Halloween Provides A Glimpse Into The Top Millennial Trends

Halloween isn’t just a chance to dress up, eat lots of candy, and watch scary movies. It’s a major time for marketers to understand consumers who are expected to spend $8 billion on the holiday this year. Besides tricks and treats, Halloween provides perspective on some of the biggest trends...just take a look at what people are dressing up as and how they get their costume ideas. So in the spirit of Halloween, we spoke to more than 700 Millennials about their Halloween outfits and inspiration, and many of our findings offer insights to further understand this generation.

WaldoThe ‘90s Are All That

It’s no secret that Millennials are nostalgic for the ‘90s, but Halloween highlights just how much they miss this decade and the simpler times that it represents. Many Millennials mentioned that they dressed up/are dressing up as iconic characters from ‘90s TV shows, books, video games, and even board games because these characters and objects are meaningful to them. For example, one Millennial told us that she dressed as Ms. Frizzle from the books and show “The Magic School Bus” because she loved the series growing up and still thinks it’s awesome. Another said he dressed as Chuckie from “Rugrats” because he too enjoyed it as a kid and still does thanks to reruns. Another Millennial said she's being a character from Candy Land, which is particularly relevant with the resurgence of board games. Numerous other young people mentioned that they're dressing as Pokeman, Mario (from Super Mario Bros.), Waldo, the Teenage Mutant Ninja Turtles, and the always popular Disney princesses. As many of these characters are coming back through reboots or the wave of ‘90s nostalgia taking culture by storm, Millennials are very much excited and want to show their enthusiasm for this period.

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Millennial News Feed

Quote of the Day: “A ‘foodie’ to me is someone who takes pictures of every meal and follows multiple food blogs and pins a lot of food pictures on Pinterest.” –Female, 17, TX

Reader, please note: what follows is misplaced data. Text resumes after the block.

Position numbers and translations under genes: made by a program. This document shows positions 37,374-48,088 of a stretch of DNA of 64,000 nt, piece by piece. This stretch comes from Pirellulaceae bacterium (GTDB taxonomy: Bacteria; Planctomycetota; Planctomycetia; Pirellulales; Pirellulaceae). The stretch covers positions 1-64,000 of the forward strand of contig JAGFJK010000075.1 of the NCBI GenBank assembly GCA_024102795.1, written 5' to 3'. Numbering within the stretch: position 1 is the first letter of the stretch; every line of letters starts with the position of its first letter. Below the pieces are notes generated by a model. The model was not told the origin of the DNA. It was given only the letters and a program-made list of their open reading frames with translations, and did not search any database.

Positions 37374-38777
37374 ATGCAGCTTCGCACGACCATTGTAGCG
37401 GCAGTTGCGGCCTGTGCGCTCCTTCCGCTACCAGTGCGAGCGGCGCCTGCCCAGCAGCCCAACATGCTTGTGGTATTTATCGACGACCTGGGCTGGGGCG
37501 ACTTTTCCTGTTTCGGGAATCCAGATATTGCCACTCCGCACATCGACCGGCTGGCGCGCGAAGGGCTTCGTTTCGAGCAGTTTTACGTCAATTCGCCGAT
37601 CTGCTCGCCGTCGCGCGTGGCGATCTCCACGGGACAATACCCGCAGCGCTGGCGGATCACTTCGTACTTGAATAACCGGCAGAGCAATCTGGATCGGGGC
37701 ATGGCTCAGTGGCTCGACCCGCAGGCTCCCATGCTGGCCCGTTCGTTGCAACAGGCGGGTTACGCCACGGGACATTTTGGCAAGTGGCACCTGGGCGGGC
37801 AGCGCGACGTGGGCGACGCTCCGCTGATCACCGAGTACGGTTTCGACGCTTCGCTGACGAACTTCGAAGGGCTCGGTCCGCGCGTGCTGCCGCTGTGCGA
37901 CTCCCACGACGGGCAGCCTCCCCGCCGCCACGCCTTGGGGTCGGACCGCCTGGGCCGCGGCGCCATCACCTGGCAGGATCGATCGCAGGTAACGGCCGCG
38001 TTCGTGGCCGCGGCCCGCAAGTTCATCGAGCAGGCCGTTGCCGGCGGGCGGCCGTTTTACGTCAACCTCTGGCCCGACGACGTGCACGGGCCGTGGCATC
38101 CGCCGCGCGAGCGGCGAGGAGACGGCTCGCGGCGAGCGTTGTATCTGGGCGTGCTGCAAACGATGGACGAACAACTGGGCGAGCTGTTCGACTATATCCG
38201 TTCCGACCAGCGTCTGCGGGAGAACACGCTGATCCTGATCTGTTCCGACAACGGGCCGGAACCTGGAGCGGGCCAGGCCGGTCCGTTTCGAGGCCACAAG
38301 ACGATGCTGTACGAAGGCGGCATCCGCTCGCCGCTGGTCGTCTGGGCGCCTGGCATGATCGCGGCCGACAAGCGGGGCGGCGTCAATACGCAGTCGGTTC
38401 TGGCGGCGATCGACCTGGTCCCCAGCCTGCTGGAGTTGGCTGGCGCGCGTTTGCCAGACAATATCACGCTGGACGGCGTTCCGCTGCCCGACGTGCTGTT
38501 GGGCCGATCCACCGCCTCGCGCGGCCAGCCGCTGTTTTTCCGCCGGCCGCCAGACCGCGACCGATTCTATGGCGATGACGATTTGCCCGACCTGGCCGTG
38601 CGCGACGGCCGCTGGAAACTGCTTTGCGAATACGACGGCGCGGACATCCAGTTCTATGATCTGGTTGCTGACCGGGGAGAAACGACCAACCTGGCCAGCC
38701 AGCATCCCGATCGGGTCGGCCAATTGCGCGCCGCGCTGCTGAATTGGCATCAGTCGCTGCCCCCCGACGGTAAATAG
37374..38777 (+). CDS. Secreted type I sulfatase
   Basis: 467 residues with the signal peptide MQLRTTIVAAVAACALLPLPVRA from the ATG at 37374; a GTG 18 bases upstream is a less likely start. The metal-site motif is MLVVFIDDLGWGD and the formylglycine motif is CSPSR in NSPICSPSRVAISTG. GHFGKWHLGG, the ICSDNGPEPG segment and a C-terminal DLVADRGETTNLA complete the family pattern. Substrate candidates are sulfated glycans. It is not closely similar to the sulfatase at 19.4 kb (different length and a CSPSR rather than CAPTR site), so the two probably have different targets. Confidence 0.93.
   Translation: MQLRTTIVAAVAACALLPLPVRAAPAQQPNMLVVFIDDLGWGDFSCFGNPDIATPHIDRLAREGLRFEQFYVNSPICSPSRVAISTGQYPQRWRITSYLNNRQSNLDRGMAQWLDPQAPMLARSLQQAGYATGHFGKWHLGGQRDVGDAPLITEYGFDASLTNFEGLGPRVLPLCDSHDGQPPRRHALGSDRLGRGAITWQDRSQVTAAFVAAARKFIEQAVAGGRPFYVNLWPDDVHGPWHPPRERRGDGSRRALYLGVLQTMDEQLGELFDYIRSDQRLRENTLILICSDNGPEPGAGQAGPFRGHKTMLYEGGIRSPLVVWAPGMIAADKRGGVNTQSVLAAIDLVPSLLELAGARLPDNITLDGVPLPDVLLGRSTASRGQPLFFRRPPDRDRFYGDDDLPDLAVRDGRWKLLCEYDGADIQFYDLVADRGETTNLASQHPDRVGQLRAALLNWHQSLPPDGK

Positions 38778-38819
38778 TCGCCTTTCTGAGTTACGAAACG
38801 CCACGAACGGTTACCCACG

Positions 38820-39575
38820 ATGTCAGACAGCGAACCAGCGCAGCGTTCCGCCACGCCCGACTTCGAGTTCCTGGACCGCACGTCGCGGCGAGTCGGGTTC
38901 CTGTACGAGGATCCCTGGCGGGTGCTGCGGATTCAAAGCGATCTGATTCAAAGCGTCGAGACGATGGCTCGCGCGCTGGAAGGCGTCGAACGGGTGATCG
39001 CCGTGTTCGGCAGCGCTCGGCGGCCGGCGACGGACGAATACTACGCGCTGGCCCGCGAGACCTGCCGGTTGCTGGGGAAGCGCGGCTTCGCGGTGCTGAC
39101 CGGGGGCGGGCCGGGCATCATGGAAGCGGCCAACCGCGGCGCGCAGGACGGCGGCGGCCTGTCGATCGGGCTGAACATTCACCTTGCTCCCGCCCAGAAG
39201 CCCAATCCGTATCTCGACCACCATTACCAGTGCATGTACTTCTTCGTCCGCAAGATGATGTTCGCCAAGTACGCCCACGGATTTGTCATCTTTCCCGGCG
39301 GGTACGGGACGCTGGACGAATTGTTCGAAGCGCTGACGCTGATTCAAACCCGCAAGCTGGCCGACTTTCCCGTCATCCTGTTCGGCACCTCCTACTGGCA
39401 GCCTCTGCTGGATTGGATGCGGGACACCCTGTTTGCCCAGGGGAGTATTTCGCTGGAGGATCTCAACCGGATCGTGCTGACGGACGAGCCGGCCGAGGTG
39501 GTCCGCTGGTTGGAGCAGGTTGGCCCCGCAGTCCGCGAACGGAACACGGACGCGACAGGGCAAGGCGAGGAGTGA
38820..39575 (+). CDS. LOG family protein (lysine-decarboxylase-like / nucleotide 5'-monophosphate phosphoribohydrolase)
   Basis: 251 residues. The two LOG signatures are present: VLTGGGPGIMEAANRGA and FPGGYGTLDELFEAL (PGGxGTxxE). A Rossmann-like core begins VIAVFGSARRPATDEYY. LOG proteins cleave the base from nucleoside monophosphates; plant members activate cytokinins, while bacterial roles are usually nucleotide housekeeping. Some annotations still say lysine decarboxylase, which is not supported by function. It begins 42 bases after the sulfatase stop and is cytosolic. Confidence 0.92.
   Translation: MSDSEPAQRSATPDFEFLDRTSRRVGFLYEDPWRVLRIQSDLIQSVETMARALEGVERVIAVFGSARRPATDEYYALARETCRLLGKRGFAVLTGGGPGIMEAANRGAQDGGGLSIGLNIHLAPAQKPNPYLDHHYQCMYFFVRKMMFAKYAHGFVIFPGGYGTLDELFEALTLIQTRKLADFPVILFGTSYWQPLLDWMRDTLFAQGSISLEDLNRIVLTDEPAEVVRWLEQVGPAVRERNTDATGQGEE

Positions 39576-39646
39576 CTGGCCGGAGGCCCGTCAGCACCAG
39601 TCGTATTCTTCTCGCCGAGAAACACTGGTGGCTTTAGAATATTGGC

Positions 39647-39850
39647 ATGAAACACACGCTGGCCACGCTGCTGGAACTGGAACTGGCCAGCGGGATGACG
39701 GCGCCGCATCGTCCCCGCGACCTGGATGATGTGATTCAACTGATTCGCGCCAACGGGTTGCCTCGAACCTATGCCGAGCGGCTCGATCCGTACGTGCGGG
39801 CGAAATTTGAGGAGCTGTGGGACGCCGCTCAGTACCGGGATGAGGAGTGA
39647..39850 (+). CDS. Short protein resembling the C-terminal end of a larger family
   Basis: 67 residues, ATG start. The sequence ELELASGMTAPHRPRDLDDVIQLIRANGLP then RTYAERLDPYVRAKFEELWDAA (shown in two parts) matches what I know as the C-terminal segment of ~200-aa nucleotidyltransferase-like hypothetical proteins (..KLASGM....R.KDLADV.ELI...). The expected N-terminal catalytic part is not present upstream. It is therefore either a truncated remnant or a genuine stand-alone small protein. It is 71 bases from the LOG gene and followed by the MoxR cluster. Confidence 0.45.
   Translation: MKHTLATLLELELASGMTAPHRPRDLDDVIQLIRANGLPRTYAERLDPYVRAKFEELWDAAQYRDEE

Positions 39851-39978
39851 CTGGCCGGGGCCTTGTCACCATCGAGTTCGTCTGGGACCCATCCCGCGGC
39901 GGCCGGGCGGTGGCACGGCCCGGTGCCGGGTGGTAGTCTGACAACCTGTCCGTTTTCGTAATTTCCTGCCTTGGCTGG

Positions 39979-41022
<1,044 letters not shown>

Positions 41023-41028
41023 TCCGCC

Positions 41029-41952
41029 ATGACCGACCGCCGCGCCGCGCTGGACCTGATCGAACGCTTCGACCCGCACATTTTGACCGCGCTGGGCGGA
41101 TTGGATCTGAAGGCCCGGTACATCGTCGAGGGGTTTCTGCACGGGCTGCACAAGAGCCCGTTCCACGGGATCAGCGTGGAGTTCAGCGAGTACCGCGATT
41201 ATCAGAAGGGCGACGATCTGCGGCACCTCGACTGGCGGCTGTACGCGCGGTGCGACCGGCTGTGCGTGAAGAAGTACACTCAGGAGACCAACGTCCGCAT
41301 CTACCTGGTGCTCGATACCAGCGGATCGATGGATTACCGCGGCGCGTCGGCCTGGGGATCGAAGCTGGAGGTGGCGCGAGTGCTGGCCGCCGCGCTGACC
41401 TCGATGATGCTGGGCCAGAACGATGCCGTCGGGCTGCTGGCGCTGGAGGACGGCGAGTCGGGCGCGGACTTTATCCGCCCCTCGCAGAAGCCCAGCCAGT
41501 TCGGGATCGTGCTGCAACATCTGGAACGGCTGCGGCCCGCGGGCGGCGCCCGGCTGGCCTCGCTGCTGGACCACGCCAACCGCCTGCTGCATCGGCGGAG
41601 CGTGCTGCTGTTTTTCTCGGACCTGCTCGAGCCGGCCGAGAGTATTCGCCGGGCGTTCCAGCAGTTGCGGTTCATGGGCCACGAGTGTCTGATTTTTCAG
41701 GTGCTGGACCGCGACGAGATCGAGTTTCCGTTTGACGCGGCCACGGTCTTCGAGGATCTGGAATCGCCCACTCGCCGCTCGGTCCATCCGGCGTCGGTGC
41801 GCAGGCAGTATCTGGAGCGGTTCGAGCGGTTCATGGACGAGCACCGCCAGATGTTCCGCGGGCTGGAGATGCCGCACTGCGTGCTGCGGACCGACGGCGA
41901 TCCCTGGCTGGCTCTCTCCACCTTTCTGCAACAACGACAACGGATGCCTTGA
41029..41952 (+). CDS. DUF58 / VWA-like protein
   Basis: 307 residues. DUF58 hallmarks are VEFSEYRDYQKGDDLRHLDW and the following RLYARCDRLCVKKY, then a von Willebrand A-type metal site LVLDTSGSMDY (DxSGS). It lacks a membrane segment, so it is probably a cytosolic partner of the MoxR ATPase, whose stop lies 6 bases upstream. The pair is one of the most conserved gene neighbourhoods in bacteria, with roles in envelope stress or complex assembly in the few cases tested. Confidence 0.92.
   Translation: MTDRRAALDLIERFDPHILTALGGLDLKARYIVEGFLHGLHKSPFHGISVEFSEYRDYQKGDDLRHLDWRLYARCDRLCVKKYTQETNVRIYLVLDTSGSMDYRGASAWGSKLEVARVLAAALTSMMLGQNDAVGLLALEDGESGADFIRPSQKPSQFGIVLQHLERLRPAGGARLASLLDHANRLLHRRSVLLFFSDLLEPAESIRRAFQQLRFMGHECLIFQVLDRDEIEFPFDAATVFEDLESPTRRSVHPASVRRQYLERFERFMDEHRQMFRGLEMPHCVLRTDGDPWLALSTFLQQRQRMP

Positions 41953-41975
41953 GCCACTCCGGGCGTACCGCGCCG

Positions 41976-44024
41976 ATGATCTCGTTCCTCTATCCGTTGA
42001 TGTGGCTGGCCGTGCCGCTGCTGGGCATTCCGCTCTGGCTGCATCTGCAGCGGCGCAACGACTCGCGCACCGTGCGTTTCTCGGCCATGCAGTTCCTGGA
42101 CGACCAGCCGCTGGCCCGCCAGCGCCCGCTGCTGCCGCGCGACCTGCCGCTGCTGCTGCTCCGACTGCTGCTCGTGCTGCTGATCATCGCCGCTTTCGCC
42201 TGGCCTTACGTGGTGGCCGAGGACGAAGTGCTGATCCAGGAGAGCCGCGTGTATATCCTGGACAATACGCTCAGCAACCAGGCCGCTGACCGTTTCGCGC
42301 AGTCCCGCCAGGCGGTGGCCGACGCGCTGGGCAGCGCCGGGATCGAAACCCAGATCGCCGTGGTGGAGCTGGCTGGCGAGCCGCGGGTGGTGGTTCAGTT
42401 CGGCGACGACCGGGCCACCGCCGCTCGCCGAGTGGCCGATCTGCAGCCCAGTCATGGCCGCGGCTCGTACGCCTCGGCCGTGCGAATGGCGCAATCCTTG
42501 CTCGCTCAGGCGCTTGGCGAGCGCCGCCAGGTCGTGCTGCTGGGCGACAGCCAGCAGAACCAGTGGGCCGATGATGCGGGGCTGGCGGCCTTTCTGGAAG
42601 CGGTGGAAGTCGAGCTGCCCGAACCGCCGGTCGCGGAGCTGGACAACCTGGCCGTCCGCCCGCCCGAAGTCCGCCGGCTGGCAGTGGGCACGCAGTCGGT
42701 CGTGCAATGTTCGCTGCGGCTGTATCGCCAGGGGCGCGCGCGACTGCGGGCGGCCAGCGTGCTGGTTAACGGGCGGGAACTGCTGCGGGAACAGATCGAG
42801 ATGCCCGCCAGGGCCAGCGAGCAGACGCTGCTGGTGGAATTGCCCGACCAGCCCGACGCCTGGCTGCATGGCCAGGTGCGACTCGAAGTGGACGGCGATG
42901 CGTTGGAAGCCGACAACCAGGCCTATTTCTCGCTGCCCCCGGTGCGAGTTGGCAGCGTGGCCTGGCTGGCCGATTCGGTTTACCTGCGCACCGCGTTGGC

ABC Family wants to be there for young women 14-29-years-old as they “navigate the next step” in their lives. To do so, they’re doubling their original programming with both scripted and reality series in the coming years, and stepping away from “trash-talking, train-wreck reality TV shows” to focus on more aspirational content. To keep up with their socially engaged audience, who spends an average of three hours a day on mobile, they’re launching a revamped Watch ABC Family app this summer. (Adweek)

Online voters could put a transgender Millennial man on the cover of Men’s Health. The magazine’s “Ultimate Guy Search” looks for men that embody their ideals of health and wellness, and thanks to social media and a strong LGBTQ community, 27-year-old trans male Aydian Dowling is the competition frontrunner by a landslide. There are both judges and a “reader’s choice” component to deciding the winner. A 2014 Ypulse monthly survey found that 87% of Dowling’s generation believe that LGBT individuals should be able to live their lives without discrimination and judgment. (The Daily Beast)

Michael Kors seems to have captured the hearts of teen girls: 39% of average-income girls choose Kors as their preferred handbag, up from 7% in 2012, while previously beloved Coach fell from 46% to 17% in that same amount of time. Teen shoppers are a powerful and influential bunch, and they’ve brought Kors “to new highs.” However, when brands become ubiquitous, as Coach did and some think Kors could become soon, sales can slow, making room for “hard-charging upstarts” like Tory Burch and Kate Spade. (Bloomberg)

For some time now YouTubers have been garnering just as much popularity as Hollywood celebrities, and it’s beginning to pay off, big time. According to Outrigger Media, CharlisCraftyKitchen, the largest food and cooking YouTube channel, is bringing in an estimated $127,000 a month. We should mention that CharlisCraftyKitchen stars 8-year-old baker Charli and her 5-year-old sister, Ashlee. Their amateur videos are among the successful channels that are providing marketers with a “tidy revenue stream” as they continue to garner millions of views. (AdAgeBusiness Insider)

Disney is tapping into the next generation’s interest in STEM to promote their upcoming movie Tomorrowland. The Create Tomorrowland – XPRIZE Challenge is asking kids and teens to envision themselves in the future and share what inventions they think would be impactful. Starting next week, creative thinkers between the ages of eight and 17-years-old can submit videos, images, or stories about their imagined invention or innovation and the influence it could have. Six winners will receive prizes to help move their ideas forward in real life, like a mentorship with a leader in their area of interest and a 3D Printer. (XPRIZE Challenge)

If you haven’t already noticed, Millennials care about their food. 47% consider themselves “foodies,” and 89% say that they’re open to trying new foods. How do we know? It’s not telepathy. Every other week, we reach out to our Millennial panel of over 60,000, asking 1,000 13-32-year-olds about current events, seasonal trends, changing attitudes, and new norms. The results of these monthly survey results are delivered to our Gold subscribers, and can be downloaded from our site. (Ypulse)

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